What You Need To Know About Inotropics
Christmas season is way past over, however, Nurse Hannah finds herself staring at a Christmas Tree-like ceiling. Like Colorful Christmas balls, IV hooks are full of different IV bottles of different sizes, all lines connected to the patient.
“Oh boy, this is going to be one exciting duty,” she says to herself as she proceeds to reading the chart.
Dopamine. Dobutamine. Norepinephrine. We do not always encounter those drugs in the area, however, once they are ordered, they give nurses the chill.
Inotropics: An overview
Basically, inotropics or inotropes are drugs that make a person’s heart beat more strongly as they affect the contraction of the heart muscle. In other words, an inotropic drug is a medicine that amends the force or strength of the heart’s muscular contractions or what is commonly known as the heart beat.
There are two different types of inotropic drugs: negative and positive. While the negative inotropics act to make the heart beat less strongly, positive inotropic drugs, on the other hand, make the heart beat more strongly. However different their effects may be, both kinds are used to manage various conditions that may affect the function of the heart, the kind of inotrope to be given depending on a patient’s condition.
Positive Inotropic Agents
This kind of inotrope that strengthens the force of the heart beat includes digoxin, dopamine, dobutamine, eicosanoids, epinephrine, inamrinone, isoprenaline, milrinone, norepinephrine, phosphodiesterase inhibitors, theophylline.
Here, the heart pumps more blood with fewer heartbeats meaning although the heart beats less, it also beats with more force to meet the oxygen demands of your body. Usually, this kind is given to patients with congestive heart failure, cardiomyopathy, heart attack and those experiencing cardiogenic shock (weakened heart) after surgery.
Dopamine used as medication acts on the sympathetic nervous system. Using dopamine results to increased heart rate and blood pressure. It is also a continuous IV infusion and increases the amount of norepinephrine active in your body. Usually, dopamine is used to help get rid of edema because of how it affects receptors in the kidney’s blood vessels. However, the nurse must also watch out for potential side effects such as irregular heart rhythm, and increased demand for oxygen by the heart
Like Dopamine, it is also used as a continuous IV infusion as it improves heart function and may lower blood pressure. It also helps your body make more use of a substance called norepinephrine, which stimulates your heart to work harder. It also makes a patient tolerant to the drug and larger doses might be required in time, it may also come to a point wherein the drug may no longer affect a patient anymore.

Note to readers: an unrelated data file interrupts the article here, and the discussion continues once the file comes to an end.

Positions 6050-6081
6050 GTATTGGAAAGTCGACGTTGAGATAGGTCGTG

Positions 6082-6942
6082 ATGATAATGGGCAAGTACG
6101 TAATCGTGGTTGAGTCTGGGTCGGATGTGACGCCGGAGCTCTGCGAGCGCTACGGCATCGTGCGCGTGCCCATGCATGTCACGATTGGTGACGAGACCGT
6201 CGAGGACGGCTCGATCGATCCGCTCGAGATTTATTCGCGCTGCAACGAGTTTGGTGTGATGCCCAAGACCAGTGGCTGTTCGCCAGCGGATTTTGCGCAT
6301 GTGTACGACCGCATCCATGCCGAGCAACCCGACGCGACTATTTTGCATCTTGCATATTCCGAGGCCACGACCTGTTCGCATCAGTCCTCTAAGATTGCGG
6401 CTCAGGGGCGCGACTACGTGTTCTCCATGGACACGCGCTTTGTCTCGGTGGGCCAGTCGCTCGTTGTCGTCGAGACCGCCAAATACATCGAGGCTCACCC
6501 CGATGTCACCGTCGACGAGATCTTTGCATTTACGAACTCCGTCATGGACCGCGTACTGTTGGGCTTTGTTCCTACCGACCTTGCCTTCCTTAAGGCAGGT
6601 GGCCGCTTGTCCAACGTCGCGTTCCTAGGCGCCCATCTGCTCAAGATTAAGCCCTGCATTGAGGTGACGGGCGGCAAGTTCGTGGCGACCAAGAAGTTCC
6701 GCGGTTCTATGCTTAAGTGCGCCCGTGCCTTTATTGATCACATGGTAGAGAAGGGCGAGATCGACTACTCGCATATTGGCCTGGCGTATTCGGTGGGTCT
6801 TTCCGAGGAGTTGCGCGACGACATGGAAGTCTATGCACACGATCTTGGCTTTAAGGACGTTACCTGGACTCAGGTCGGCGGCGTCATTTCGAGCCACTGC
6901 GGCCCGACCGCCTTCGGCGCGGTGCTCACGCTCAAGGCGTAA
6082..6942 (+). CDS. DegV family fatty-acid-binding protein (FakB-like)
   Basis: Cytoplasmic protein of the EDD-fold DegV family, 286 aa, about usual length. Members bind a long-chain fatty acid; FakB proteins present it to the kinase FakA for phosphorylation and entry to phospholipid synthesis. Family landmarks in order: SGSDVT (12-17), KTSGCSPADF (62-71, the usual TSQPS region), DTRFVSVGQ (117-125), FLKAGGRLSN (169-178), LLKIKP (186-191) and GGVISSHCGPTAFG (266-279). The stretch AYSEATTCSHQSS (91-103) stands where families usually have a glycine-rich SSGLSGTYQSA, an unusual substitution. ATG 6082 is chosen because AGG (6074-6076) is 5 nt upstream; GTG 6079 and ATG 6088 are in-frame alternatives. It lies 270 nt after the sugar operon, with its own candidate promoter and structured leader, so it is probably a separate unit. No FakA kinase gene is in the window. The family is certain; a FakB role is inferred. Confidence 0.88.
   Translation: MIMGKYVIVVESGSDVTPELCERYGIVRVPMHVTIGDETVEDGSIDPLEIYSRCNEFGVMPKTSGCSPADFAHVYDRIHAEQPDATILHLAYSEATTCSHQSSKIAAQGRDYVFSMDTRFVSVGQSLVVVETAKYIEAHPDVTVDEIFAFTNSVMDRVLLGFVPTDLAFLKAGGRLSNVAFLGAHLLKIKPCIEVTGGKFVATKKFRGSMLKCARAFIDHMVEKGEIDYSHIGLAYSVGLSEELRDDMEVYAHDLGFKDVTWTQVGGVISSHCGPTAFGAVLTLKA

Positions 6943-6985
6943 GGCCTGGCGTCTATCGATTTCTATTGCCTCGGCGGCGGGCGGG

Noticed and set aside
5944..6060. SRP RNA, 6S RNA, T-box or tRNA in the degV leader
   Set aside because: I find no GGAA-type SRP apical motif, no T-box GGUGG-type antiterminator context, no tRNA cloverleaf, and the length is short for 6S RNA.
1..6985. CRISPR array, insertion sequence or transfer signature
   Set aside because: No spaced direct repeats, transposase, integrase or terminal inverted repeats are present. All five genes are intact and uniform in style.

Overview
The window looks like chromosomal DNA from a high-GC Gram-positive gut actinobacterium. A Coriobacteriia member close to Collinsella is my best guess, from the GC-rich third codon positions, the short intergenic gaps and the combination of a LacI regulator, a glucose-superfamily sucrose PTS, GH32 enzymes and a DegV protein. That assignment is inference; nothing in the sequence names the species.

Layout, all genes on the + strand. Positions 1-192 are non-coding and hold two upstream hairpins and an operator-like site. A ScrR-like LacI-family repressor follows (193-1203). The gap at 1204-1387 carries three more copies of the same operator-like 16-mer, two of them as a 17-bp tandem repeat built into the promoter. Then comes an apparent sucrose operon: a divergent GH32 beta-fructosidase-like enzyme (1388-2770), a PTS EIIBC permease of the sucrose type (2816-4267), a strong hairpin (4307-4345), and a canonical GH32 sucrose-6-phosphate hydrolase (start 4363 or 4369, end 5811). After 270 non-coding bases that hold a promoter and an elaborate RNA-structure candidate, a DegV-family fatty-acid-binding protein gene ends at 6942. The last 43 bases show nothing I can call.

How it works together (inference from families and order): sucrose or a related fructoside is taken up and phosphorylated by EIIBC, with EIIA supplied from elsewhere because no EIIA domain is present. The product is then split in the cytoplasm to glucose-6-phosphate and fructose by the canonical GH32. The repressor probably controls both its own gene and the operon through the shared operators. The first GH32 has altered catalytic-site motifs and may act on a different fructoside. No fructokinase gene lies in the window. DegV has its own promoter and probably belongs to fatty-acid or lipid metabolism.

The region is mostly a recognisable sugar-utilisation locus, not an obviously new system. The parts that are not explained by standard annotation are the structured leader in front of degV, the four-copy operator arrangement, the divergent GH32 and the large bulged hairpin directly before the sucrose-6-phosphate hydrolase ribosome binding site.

The nurse must watch out for potential side effects like irregular heart rhythm and increased demand for oxygen by the heart
Negative Inotropic Agents
This kind of inotrope weakens the contraction of the heart and slows the heart rate, it includes beta-blockers, calcium channel blockers, disopyramide, flecainide, procainamide, quinidine. Usually, these are ordered for patients to treat high blood pressure (hypertension), chronic congestive heart failure, abnormal heart rhythms (arrhythmias), and chest pain (angina). Each of these negative inotropes works in each of their ways.
These drugs act to “block” the effects of adrenaline on your body’s beta receptors, which then slow the nerve impulses that travel through the heart. Because of such, the patient’s heart does not have to work as hard because it needs less blood and oxygen.
These are usually given to address high blood pressure, heart attack, chest pain and irregular heart rhythm.
- Calcium channel blockers
These drugs slow the rate at which calcium passes into the heart muscle and into the vessel walls, which then results to relaxation of the vessels. The relaxed vessels then let blood flow more easily through them, thus lowering blood pressure.
These are usually used in treating high blood pressure, chest pain, and irregular heart rhythm.
- Anti-arrhythmic medicines
In simple words, these medicines slow the electrical conduction in the heart.
As nurses going on duty, we are not only responsible for administering ordered medications and infusions, part of our responsibility also includes knowing the actions and indications of the drugs that we are administering including possible side effects that it may bring. Like doctors, we are professionals too and we have studied about drugs way back during our college years. Let us not just be dependent on doctors alone, let us also practice our part as well as act as professionals and active members of the health care team.